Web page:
I realize that to many art critics, it appears unsophisticated to approve of Kinkade’s work, as it did to value Bob Ross as an artist.  I think this is a snobbishness, and maybe a little jealousy from some, that is unbecoming to the art community.  Bob Ross, while I realize that he used a formula to do his painting, did more to encourage people to pick up a brush or knife than any other artist in recent times.  Everywhere I go I see Thomas Kinkade pictures.  Evidently there must be some appeal to his work. 

One thing I will never understand is why, to be viewed today as an “Intellectual” you have to disconnect you mind from your heart and values.  The true meaning of “intellectuals” has not changed.  The term has been hijacked by wannabes.

I am an artist. I do not use formulas.  I paint with my head and my heart.  I only hope that my art will be enjoyed by as many people as Thomas Kinkade’s.



Kim Matthews April 13, 2012 at 2:41 pm

It’s the dishonesty that I find so appalling, not the dreadful kitsch. If it’s Kozy Khristian Kountry Kottages you want, fine. But the truth is, this guy was a drunk and a crook. Contrary to Dr. Charles thinks, we’re not the cynics: Kinkade was. I guess the ugly truth of Kinkade’s work is that charlatans continue to take advantage of their fellow Christians, selling speculators worthless pieces of mass-produced tripe, false hopes presented as business opportunities, and “cottages” in gated communities. But don’t worry, true believers: his legacy will live on.

Kent Clark April 13, 2012 at 7:21 pm

He is a good painter but his colors are the problem. I guess he saw a niche that the “artworld” left vacant and filled it with pretty pictures. He appealed to the masses that the artworld disdains. The elites have a bandwagon of their own you must master and duplicate. Also, Kinkade didn’t even invent that “Kincade look” in his paintings. It was quite prevalent during the 40s. He stole it just as so many abstract painters do today. I remember seeing those pastel cottages and gardens sold in galleries that carried paintings on velvet when I was a kid. He was shrewd and found an opening and took it. Many artists the artworld favors do the same thing but their art is safe for the elites. SO many artists are not authentic because they do only what is acceptable by the artworld. It gets down to a matter of taste. Kincade was pretty good as a painter as his early work shows but he sold his sole at the marketplace, as we used to say in the 60s, but then so do thousands of others. He just sold it at the working man’s marketplace and that is enough to cause trouble. He opted for money over critical acclaim. He promoted himself but so do all artists who end up being able to live off their art. He TRIED to make  the world look beautiful and that is enough to be barred from the museums. Only the cynics are allowed. I’m not saying he even succeeded, just that it was his aim and that aim was enough to cause all the hatred by the elites. Take away his pastel colors, see his work in black & white, and some of his work shows that he’s a decent painter. Also he was no fool. He knew what he was doing and the choice he was making. He thumbed his nose at the “intellectuals” and did it his way, something you can’t say for many contemporary artists who pose as being cutting-edge. Ironically these are the ones who are playing it safe. It’s hard to point fingers.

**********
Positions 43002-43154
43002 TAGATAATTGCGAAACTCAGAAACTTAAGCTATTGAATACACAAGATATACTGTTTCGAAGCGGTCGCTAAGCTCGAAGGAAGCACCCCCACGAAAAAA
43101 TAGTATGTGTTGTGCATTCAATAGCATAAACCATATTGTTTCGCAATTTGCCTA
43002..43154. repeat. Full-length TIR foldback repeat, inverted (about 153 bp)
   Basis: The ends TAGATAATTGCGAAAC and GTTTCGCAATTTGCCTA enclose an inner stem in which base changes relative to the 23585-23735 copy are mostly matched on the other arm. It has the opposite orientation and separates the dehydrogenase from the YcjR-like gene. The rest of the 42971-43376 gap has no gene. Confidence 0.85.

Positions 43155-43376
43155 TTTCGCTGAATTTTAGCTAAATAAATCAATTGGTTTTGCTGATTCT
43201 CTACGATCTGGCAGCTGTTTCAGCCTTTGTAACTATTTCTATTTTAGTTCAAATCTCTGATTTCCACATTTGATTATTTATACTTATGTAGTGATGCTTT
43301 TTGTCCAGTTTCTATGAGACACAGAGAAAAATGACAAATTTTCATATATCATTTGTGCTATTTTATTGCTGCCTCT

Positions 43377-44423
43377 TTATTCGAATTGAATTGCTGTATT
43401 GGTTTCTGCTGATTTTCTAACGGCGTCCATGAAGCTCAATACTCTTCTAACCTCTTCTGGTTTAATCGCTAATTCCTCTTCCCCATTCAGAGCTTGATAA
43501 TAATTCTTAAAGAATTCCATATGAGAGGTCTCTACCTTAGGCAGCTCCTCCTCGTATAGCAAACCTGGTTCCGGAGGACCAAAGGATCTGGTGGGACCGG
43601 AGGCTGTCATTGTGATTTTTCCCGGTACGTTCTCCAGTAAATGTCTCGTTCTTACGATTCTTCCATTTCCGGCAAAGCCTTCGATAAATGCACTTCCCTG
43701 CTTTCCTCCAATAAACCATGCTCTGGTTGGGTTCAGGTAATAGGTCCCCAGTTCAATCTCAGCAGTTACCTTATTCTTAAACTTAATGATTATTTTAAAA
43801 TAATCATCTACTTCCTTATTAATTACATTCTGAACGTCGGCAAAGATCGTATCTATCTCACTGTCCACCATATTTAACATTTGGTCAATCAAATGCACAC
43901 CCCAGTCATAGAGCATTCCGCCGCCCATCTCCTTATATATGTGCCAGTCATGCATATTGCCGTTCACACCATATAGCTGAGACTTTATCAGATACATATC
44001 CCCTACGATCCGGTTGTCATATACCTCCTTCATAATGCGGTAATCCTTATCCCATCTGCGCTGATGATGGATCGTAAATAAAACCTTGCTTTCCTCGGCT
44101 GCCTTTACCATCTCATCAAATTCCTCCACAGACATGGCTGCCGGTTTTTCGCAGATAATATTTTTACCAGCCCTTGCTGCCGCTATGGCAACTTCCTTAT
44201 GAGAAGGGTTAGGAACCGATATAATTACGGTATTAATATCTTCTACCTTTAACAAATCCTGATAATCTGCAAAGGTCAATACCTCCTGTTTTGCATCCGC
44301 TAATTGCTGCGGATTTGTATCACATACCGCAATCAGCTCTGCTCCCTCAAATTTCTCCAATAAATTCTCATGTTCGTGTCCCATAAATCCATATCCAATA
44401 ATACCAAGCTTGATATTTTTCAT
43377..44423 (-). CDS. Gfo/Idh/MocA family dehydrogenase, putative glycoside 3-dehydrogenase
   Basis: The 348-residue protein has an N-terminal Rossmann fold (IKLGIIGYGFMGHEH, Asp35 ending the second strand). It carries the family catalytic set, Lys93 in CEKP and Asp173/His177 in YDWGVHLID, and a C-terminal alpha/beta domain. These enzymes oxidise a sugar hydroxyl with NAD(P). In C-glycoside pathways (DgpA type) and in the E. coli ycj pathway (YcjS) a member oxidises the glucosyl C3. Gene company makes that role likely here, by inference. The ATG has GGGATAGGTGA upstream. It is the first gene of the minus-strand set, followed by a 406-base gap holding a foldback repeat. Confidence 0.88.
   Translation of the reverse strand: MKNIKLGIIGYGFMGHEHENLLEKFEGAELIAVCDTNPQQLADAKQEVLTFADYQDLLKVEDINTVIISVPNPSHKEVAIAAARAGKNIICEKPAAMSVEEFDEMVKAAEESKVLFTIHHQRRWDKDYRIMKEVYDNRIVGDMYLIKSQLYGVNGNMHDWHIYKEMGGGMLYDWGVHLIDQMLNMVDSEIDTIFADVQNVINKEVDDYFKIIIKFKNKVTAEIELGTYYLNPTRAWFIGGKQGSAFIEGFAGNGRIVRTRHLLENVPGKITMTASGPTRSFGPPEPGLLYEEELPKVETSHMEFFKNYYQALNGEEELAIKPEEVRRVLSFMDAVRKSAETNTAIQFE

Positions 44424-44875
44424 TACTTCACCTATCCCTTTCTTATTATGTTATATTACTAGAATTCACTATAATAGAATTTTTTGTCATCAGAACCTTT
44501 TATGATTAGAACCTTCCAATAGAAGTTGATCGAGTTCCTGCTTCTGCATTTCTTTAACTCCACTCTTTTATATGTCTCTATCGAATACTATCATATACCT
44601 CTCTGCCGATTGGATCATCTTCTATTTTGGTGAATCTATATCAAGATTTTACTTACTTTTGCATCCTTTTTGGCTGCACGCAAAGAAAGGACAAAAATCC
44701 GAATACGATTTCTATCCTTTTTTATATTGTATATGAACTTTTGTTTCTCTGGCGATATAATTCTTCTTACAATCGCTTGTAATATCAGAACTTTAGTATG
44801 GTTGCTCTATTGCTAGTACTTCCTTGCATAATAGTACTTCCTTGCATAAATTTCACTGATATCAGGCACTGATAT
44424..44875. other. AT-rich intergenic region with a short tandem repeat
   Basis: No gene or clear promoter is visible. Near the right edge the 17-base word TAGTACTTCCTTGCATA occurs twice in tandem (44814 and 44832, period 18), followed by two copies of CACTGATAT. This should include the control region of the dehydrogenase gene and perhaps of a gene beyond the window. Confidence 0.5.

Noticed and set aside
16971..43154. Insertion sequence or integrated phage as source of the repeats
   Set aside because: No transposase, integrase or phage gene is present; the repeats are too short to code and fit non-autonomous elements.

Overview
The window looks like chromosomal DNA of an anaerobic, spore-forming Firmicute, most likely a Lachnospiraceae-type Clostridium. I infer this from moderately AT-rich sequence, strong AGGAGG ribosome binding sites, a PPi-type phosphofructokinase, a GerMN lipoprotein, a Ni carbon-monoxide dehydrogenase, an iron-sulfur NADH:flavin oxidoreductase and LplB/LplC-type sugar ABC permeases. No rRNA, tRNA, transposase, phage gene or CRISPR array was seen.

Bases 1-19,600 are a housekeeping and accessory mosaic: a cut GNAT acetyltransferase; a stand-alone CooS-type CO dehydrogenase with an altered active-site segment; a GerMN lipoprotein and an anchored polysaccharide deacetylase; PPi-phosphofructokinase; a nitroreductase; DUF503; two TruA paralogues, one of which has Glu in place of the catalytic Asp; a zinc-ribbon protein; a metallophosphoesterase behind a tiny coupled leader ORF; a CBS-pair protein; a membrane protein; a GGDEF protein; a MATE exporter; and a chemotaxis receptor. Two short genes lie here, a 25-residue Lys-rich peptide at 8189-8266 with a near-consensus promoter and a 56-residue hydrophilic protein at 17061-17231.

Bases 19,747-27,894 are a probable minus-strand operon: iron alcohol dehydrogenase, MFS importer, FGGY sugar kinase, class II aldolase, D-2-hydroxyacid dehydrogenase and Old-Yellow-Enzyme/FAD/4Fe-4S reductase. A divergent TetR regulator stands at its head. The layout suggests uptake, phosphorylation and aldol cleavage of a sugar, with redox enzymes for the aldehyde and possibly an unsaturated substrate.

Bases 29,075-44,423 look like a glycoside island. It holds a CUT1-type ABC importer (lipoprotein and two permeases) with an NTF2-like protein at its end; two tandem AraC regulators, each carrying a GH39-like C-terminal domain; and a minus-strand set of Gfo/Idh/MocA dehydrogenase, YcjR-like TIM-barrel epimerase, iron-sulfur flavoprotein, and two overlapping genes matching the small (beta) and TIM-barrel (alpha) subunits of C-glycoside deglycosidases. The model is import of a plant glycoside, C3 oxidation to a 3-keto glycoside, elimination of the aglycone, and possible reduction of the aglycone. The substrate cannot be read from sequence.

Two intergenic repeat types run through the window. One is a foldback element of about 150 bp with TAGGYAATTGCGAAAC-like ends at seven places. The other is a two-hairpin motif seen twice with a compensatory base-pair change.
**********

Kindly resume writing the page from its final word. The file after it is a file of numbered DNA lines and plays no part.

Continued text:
Jackebel April 14, 2012 at 9:59 am

While they are cutting the tops off mountains, spilling oil in the Gulf, creating acid rain, etc. etc. etc. you can draw the blinds and look at you Kinkade. What, me worry?

Aubrey Laret April 16, 2012 at 2:20 pm

I can’t believe people actually put so much thought into their dislike of these pictures. To me they’re just crap.

Adam Owett April 16, 2012 at 5:31 pm

Great piece.  I’ve been fascinated with Kinkade for years.  For me it’s just as important to judge artists by their effect on culture and the individuals who delight in their work, not just in comparison to works that suit my taste or are lauded by the fine art establishment.  I also think, as tasteless as it might sound, that artists that make a lot of money are worth taking seriously.  Money talks, and if “commoners” are forking out their hard earned cash for a Kinkade, it’s culturally imporant to understand why.

So how are artists like Kinkade are undervalued?  Arguably, just in volume alone, they have changed how the “rest” of the world sees and appreciates “painting” as much as “fine” artists. KInkadians, and the like have also influenced numerous current styles of art, both pop and fine.  Think about Keane’s ubiquitous big eyed subjects…then fast forward to the birth of manga.

Christophla April 23, 2012 at 12:28 am

I highly doubt the man even painted half of these paintings himself…